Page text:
From Boynton Beach FL to Bay St. Louis MS – Nov 26-Dec 3

17 Dec

After Thanksgiving in Boynton Beach FL, we drove north to Vero Beach FL and spent the weekend with my grammar school buddy, Mike Spivack, his wife Akemi, and Simon their very vocal African gray parrot.  We spent one night in Vero, then did a caravan north to a beautiful park somewhere inland from Daytona Beach, Blue Springs State Park.  Mike had a business appointment with the owner of the gift shop and sold him some 50 zillion manatee carvings.  OK, manatees are a big thing here, but I just don’t get it.  They’re like big seals on Valium.  Of course, I’ve never seen one in person, but I don’t that get in my way of having a judgment about them.  Anyway, we don’t get to see the Spivacks often and we thoroughly enjoyed spending several days with them.

I haven’t made the time to straighten out the photographs from my camera (i.e. I don’t know where they’re hiding in the computer).  But, posted below (more . . .) are some iPhone photos.

Additional text follows image gallery.

We left Mike and Akemi on Sunday morning, heading in a northwesterly direction.  We decided to spend some time on the Florida Gulf Coast, aka the Emerald Coast.  We spent the day driving.   Since it was a holiday weekend, we stuck to secondary highways and avoided the traffic.  We drove through small towns, small businesses, and horse ranches, and two national forests.  The interior of Florida is much different than the coast.  We found a campground just as the sun was setting.  Finding campgrounds can often be a challenge.  In the north campgrounds were virtually empty, and many were closing for the season.  In the warmer south the campgrounds have high occupancy levels – filled with “snowbirds” (people fleeing from the cold north to spend the winter in their RVs) and transitory workers.  The campsites tend to be close to one another, and offer little privacy.  We prefer the state or federal campgrounds which limit the length of time people can stay, and offer much more space in an unspoiled woods or forest environment.

We spent time in Panama City Beach and Grayton Beach FL.  I’m still not a fan of Florida.  I was stunned by Panama Beach City.  While the beaches are magnificent, powdery white sand and emerald green ocean, they are lined with gigantic condos and hotels, tacky roadside attractions and tourist stores.  There is a huge regional shopping center that looks like a tropical version of Universal City.  Being there in the off-season is weird, like being in a ghost town.  We moved west to Grayton Beach and Destin, a much saner environment.  We stayed in a beautiful state campground.  This area has some sort of regular economy with people involved in non-tourist businesses.  I was happy to get away from Panama Beach City.  Despite all the damage from hurricanes, this coast is filled with new construction.

We moved further west to Pensacola FL, spending the night.  The weather has turned to very cold, down into the 20’s at night.  We sleep very well in the cold.  Our 42 inch wide bed is like a cocoon, and we have ample blankets.  It’s just that we don’t want to get up in the morning.  Pensacola is the home of a Naval Air Station.  We went to the fascinating Naval Aviation Museum which houses a collection of planes from the early days of flight to modern warplanes.  The IMAX theatre featured “Hubble,” about the history of the telescope and captivating images of the universe.  It was a great afternoon.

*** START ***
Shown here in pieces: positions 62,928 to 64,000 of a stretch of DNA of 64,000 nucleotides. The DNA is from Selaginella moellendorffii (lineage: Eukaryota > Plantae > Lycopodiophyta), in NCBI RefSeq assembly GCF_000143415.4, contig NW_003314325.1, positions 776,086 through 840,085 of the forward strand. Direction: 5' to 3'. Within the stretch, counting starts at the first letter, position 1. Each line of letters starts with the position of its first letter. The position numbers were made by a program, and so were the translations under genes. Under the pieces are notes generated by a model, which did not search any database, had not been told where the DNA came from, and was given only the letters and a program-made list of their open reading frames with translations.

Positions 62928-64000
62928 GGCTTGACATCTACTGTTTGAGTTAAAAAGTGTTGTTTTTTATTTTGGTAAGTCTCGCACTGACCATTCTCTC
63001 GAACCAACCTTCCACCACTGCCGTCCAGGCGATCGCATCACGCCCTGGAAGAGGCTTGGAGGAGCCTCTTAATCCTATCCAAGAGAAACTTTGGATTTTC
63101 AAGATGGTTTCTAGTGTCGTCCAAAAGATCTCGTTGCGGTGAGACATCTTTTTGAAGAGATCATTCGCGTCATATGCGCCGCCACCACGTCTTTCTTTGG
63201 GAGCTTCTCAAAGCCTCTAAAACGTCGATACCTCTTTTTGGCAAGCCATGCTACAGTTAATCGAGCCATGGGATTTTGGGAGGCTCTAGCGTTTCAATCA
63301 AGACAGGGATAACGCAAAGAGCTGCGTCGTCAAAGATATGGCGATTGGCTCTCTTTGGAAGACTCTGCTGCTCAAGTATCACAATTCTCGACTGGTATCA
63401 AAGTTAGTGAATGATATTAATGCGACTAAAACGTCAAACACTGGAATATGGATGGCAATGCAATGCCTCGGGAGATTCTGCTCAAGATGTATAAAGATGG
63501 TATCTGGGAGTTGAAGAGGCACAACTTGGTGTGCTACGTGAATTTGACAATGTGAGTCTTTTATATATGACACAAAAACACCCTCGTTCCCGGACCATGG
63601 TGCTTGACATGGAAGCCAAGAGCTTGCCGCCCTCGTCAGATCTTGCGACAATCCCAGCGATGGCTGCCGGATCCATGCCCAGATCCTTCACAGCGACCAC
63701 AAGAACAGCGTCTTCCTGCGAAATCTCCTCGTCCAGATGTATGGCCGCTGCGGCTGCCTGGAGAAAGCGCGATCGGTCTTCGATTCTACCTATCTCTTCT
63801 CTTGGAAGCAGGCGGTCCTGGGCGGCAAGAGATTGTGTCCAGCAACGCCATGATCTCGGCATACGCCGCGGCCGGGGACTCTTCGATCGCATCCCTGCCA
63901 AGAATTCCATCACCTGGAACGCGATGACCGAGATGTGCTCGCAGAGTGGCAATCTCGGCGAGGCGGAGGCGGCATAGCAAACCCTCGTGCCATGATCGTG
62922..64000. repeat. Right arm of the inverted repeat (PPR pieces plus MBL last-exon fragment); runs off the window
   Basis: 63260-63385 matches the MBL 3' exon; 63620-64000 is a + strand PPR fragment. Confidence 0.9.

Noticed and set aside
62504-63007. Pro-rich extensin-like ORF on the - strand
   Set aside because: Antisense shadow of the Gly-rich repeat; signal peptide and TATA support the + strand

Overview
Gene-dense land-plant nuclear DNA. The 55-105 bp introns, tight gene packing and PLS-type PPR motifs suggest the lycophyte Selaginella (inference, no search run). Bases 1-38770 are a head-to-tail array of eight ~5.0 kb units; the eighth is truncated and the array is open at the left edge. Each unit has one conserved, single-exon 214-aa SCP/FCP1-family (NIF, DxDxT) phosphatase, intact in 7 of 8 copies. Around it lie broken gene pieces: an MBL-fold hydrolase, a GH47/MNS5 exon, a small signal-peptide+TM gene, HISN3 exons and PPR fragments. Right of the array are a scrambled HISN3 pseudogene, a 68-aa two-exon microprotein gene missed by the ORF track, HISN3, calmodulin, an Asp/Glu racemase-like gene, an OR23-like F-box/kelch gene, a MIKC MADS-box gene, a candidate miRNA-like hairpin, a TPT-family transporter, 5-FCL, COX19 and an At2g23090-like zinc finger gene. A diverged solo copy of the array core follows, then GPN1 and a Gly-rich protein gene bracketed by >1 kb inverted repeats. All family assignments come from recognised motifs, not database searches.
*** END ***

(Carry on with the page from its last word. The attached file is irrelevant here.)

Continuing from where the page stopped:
Next stop, Mobile AL.  We were disappointed.  The town feels like it’s economically depressed, and we didn’t find much energy or excitement in the city on a Friday afternoon.  The architecture reflects a French influence, somewhat like New Orleans.  Near Mobile Bay, there are a number of skyscrappers.  Two of them, RSA Battle Tower and Renaissance Hotel, have similar unique spires that dominate the skyline.  We met Dan, a salesman at a local furniture store, who filled us in on the history of Mobile.  We had lunch at an excellent Mexican Restaurant, Fuego Mexican, which we found on Yelp.  We’ve been having good luck using Yelp.  Eating is a major part of a road trip, and having a resource like Yelp has been great.

Highway 90 runs along the Gulf Coast of Mississippi.  We bypassed Pasagoula, and drove through Biloxi, Gulfport, Pass Christian and Bay St. Louis.  We took this route in 2006, six months after Katrina.  The area was devastated.  Pass Christian looked like it had been virtually wiped out.  Just east of the town businesses from WalMart to the everpresent Waffle House were reduced to rubble.  Tall poles that once held the stores signage remained as ominous grave markers.  The tops of bridges were carried off their foundations and deposited in the water.  Gas stations awnings flew away.  Now, in 2010, the recovery almost hides the remaining destruction.  Hints of the remaining destruction include empty lots with “For Sale” signs, foundations that once held someone’s home or business, boarded up abandoned buildings.  WalMart built a huge new store, but it’s now set back something like a 1/2 mile from the highway.  Just outside of Biloxi we saw some buildings that looked totally out of place.  Imagine the Bilbao Guggenheim Museum or the LA Disney Concert Hall on the Gulf Coast.  Close, the buildings are the Ohr-O’Keefe Museum designed by Frank Gehry.  Ohr was a “mad” potter in the late 1800’s, and O’Keefe was the benefactor behind the museum.  Paul, docent at the museum, spent time with us and furnished us with a wealth of information.

Next stop, New Orleans.